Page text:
I'd use enviromesh Linda as fleece isn't very strong and is easily damaged whereas we've used the same enviromesh for several years. It keeps animals and birds off the seed row before they germinate and carrot fly after but unfortunately not slugs - a consolation is if you use slug pellets birds and animals can't get to eat them.

    Tanya - is Loch Ness vigorous as our soil is very heavy. Another recommendation is Black Satin which is supposed to be more vigorous but I know nothing about the taste.

    Yep Damo very productive and now it's windy and cold again.

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  15. It is hard work this time of the year clearing ground for planting, but just the most satisfying when you can stand back and see what you have done. Much better work than pushing papers across a desk all day!

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  16. That's why we wanted to split up the large bed, Matron as this way you can manage a bed in one session rather.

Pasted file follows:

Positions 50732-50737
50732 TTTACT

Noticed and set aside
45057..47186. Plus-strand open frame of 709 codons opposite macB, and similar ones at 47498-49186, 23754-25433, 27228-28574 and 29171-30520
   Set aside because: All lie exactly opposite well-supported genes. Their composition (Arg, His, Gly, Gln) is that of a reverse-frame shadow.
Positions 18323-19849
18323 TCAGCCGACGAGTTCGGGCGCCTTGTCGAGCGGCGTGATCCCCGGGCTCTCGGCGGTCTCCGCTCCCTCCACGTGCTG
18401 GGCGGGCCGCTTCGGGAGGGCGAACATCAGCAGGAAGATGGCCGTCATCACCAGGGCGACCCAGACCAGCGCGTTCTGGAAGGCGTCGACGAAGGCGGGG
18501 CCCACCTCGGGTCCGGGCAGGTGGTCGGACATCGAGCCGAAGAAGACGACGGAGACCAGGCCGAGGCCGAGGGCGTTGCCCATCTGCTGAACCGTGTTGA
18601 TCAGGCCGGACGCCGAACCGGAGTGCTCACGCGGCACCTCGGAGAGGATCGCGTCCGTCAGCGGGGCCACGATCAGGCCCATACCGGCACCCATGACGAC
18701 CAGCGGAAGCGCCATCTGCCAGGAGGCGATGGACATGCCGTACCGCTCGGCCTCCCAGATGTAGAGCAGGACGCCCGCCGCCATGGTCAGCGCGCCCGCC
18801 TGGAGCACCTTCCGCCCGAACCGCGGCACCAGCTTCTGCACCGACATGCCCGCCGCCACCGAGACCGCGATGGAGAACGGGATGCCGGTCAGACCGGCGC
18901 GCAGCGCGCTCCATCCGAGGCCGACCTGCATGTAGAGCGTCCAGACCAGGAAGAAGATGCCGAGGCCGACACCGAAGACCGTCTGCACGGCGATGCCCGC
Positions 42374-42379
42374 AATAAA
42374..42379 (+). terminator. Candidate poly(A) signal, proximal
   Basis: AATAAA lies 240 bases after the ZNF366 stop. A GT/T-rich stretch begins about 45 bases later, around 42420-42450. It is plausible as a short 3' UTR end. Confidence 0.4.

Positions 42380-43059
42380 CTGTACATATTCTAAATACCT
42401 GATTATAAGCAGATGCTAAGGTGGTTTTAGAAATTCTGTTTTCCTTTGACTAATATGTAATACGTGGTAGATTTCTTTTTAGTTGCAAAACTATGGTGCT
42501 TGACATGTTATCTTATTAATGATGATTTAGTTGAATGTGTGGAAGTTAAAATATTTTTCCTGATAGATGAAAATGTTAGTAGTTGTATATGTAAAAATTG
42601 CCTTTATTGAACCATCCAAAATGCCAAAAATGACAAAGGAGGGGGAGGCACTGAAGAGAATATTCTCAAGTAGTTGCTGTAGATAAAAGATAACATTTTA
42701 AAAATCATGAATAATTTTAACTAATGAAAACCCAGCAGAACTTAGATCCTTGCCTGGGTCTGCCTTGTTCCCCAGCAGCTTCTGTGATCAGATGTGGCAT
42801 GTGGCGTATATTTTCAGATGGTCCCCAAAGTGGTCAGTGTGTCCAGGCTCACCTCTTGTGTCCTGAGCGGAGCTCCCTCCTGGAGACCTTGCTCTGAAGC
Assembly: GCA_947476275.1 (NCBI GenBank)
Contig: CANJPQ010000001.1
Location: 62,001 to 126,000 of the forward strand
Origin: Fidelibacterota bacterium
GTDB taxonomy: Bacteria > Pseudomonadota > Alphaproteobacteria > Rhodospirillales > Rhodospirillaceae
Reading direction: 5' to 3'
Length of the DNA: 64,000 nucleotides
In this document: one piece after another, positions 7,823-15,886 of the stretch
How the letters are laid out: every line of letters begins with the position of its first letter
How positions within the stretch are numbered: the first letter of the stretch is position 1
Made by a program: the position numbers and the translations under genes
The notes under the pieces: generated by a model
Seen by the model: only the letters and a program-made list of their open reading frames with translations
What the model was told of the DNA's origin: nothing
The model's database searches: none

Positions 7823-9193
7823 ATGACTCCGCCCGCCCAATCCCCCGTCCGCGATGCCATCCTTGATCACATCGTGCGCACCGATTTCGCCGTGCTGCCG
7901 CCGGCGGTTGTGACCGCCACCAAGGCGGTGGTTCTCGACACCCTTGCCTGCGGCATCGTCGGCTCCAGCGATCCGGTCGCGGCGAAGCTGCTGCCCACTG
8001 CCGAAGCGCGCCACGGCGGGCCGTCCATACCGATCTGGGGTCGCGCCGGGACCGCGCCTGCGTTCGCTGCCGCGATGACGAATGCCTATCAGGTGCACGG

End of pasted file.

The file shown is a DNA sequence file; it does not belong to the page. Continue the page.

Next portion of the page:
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  17. You've been busy! My onions & shallots (yes, more of them!) are sitting outside to harden off - freeze off, more likely, this week. Hopefully I'll get them in this weekend. Hasn't it turned cold.

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  18. I have p[lanted my blacberries down near the greenhouse. The land here was not prepared so well as it was all full of twitch and old rubbish so to make things a little easier for myself I covered it with a weed suppressor and then chucked gravel down....then I just gashed a whole in the membrane and plonked it in. The soil has lots of clay and bad stuff in it but even last year after only just planting it out I got a few berries off it so I was very pleased and it is going strong and didn't even notice the harsh winter!1

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  19. It has turned cold Woody and here we were thinking summer had arrived - can't imagine what the poor plants and birds are making of it.

    Thanks Tanya - it sounds a sturdy variety then.

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  20. Must get garlic out here too, it's just been to dry/too hot/too busy doing other things ...

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  21. BW We managed to get the garlic in before it was too warm but now it is suffering a bit